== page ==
Originally Posted by Sam Ash
Also, could you explain the difference between a wired and non-wired (Retro installations) in terms of infrastructure and reliability.
I'll tackle this question first and the other later. The question when it comes to wireless is always what are you controlling, what is the wireless protocol, and do you have the proper infrastructure to support it? So some examples:
- Wireless lighting, which uses RF, from first rate companies like Crestron and Lutron is rock solid
. Without naming names so as to avoid any flaming, let's just say some other brands not so much.
- There are two types of "wireless" shading. One is where the shades are battery powered - IOW they are completely wireless even for power. They work fine but in this case I would personally go wired every time - for the power. Because it's usually not too difficult to pull power from a nearby outlet on the wall. Then you never have to change batteries, can do larger shades if needed and so on. But the communication to the shades to control them can still be RF, and again with Crestron it is rock solid
. I would not bothing running communication wire to the shades unless for some reason it is very easy to get wire back to the processor location. Now in new construction I still always do wired, but that's mainly because it costs less in that scenario. Strictly speaking it's more reliable, but we're almost talking theoretical at this point. I've had wireless lighting systems running for years that have never missed a command. Crestron makes fantastic shades BTW, excellent motors which have a lifetime warranty.
- For a control system wifi is usually going to be for controlling the system via smartphone or iPad and again that is rock solid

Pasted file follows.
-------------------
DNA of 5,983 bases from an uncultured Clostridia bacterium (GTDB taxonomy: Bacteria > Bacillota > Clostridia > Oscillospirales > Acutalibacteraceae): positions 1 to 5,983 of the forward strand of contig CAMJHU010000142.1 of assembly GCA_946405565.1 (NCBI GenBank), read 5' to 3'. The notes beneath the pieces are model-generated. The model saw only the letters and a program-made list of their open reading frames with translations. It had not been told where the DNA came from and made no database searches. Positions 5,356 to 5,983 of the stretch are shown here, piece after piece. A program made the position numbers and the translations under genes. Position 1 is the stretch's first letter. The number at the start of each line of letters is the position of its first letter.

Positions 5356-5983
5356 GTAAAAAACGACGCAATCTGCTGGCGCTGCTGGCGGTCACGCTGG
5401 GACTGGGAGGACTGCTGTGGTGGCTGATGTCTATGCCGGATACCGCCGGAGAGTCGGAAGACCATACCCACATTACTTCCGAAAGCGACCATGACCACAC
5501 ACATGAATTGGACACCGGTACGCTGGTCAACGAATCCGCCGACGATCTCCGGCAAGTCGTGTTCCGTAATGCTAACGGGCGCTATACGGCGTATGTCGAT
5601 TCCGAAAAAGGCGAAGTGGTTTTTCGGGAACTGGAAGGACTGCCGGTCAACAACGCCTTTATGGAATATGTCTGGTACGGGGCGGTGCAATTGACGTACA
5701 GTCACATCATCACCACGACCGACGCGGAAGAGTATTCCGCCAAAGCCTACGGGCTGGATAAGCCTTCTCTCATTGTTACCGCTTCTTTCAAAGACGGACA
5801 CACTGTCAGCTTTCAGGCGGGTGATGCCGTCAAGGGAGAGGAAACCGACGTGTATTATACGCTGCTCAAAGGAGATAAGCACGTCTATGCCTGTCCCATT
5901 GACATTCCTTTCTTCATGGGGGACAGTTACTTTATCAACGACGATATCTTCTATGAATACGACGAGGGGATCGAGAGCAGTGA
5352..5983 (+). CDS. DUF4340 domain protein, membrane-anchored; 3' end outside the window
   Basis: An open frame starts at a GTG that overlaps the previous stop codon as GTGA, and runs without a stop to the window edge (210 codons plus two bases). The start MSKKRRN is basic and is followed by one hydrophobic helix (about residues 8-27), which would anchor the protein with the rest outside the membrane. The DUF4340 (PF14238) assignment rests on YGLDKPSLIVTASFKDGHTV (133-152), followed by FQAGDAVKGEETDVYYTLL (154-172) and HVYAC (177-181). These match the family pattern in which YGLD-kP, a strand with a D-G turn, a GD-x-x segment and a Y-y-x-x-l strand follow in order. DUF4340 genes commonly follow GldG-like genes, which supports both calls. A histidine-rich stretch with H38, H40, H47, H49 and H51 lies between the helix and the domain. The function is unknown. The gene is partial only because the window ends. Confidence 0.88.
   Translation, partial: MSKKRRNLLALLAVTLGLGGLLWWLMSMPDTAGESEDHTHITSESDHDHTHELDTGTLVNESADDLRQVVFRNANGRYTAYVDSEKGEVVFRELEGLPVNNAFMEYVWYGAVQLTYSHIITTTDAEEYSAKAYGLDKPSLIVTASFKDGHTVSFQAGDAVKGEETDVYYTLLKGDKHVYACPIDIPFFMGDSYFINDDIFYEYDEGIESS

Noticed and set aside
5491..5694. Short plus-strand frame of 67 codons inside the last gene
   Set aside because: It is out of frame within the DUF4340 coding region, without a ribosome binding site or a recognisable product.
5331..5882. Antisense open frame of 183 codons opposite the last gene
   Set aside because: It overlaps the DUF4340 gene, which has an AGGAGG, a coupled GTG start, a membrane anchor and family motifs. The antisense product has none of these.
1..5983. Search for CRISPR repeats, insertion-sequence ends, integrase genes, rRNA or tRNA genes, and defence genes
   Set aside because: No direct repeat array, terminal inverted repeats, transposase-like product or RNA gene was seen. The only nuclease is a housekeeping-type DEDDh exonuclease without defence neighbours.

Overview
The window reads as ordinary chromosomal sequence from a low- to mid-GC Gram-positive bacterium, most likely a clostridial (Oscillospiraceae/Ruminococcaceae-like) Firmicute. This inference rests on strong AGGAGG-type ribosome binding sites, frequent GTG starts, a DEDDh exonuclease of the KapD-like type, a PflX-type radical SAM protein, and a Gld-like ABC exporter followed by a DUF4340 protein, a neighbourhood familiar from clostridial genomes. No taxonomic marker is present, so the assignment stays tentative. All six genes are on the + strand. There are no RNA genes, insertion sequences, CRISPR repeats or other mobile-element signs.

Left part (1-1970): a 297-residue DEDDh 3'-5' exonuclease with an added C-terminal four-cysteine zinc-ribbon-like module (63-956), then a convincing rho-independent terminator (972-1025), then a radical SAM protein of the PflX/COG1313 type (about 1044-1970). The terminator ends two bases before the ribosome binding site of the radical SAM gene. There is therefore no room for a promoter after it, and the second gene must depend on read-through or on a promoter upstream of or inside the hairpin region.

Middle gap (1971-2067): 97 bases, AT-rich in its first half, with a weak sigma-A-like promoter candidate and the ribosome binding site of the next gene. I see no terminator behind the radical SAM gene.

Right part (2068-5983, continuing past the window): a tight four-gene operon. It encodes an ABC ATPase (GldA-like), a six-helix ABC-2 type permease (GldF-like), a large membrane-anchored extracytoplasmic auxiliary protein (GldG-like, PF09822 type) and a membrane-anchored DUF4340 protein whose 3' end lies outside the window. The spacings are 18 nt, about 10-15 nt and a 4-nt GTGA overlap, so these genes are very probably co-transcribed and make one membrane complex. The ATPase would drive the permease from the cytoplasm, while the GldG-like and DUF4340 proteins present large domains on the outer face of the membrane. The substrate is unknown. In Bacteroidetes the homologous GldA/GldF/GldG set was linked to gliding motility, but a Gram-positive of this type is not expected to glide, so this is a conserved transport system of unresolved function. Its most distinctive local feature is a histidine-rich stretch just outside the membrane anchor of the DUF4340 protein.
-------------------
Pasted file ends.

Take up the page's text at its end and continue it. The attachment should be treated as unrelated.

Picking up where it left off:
So for the above things I would have no concerns at all about wireless. In general if it's new construction run wire, if it's existing don't worry about it. Same applies to streaming video sources. Run Ethernet (and more of course) to all A/V locations. If the house is finished, go wireless.
A word on wireless. If someone is using what are known to be reliable automation systems (i.e. Crestron) and complaining about performance, virtually without exception it's the implemenetation. As an example we've done 10,000+ square foot homes with wireless lighting with no issues. But sometimes during the testing phase you may encounter issues, even though you've planned everything correctly. You may notice that a few light switches at the perimeter are not responding, or are responding sporadically. So that simply tells you that you need to reposition the repeater, or add an additional one. Problem solved and it's rock solid.
I see a ton of complaints that relate to control systems and wifi. Virtually every single time those are related to someone cheaping out on the network side of things. I'll give you another example. We did a Crestron system last year that was not that big, about 8 rooms total, i.e. not a ton of network traffic. The Client had DSL and we were changing them over to cable. Cable company had not done their installation yet, and there was no way to bridge the AT&T modem/router. Since the sytem was small I thought I could get away with using the AT&T router for a few days until the cable modem showed up at which point I'd add the "real" router. No such luck. I could press a button on the Crestron touchscreen and commands that should have triggered instantly were triggering 30 seconds later. The AT&T router was just absolute garbage. So I had to create a DMZ zone so I could use our specificed router until the (bridgable) cable modem showed up.
So anytime there are reliabilty issues on wireless it is almost without exception because of inadequate router/switches/access points. Granted, sometimes no matter what you'll encounter weird network issues you have to solve because of odd ball components. Sonos for instance does not play well with certain network configurations so you have to be careful with it.
Hope this helps. I rarely post on forums anymore but covid-19 is giving me some downtime :-).